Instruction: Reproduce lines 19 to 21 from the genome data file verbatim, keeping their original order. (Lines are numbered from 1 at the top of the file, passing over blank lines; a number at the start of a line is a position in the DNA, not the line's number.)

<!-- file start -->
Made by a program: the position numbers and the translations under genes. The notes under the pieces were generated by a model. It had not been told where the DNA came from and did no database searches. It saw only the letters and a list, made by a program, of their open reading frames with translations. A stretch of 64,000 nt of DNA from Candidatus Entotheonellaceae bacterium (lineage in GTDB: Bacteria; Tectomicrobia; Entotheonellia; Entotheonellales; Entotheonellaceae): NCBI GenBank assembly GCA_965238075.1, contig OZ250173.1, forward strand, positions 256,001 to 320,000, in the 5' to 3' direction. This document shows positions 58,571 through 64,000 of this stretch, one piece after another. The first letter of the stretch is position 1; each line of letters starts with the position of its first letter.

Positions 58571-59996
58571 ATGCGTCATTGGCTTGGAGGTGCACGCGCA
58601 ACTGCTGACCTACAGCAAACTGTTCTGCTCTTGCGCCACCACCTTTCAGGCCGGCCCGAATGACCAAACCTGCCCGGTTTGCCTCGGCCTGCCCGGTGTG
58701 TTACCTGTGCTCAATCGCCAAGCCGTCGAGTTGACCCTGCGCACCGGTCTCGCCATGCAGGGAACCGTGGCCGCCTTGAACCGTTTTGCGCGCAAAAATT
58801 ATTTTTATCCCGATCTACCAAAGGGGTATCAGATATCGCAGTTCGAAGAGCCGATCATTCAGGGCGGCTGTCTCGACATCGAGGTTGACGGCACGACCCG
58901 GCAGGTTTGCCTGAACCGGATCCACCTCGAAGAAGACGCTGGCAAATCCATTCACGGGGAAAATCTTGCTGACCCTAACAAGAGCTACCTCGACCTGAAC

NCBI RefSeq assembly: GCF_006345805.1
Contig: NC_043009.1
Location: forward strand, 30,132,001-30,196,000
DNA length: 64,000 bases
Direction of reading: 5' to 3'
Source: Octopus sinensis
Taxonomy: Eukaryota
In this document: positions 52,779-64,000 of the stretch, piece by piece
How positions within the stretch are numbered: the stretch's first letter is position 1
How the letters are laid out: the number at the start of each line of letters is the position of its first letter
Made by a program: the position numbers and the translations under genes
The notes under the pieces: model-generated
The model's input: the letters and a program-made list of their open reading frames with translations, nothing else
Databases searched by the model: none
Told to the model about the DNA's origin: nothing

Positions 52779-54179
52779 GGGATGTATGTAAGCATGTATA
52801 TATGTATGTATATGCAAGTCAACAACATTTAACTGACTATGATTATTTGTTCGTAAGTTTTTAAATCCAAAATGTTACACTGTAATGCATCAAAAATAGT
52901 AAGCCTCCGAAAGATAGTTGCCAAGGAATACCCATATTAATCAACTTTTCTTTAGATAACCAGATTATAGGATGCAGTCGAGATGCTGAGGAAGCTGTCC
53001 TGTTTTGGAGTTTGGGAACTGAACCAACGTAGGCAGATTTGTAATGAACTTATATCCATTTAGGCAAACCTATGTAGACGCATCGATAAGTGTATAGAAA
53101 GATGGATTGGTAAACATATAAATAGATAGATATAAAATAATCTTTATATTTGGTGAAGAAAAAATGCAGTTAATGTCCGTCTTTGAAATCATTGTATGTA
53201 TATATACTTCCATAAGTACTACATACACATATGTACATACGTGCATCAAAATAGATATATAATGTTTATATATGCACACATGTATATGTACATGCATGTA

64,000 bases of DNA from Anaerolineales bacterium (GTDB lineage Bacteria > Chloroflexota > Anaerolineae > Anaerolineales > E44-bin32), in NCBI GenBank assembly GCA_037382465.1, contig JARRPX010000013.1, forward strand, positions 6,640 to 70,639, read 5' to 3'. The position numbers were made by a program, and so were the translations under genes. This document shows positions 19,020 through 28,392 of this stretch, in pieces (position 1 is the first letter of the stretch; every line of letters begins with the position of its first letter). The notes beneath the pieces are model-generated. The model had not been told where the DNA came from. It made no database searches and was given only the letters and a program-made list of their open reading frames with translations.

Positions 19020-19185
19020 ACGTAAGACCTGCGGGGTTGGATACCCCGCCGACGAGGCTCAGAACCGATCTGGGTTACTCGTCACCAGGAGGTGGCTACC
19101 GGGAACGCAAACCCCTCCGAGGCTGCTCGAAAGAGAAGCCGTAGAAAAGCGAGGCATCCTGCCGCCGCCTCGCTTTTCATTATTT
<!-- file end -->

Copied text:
The notes under the pieces: model-generated
The model's input: the letters and a program-made list of their open reading frames with translations, nothing else
Databases searched by the model: none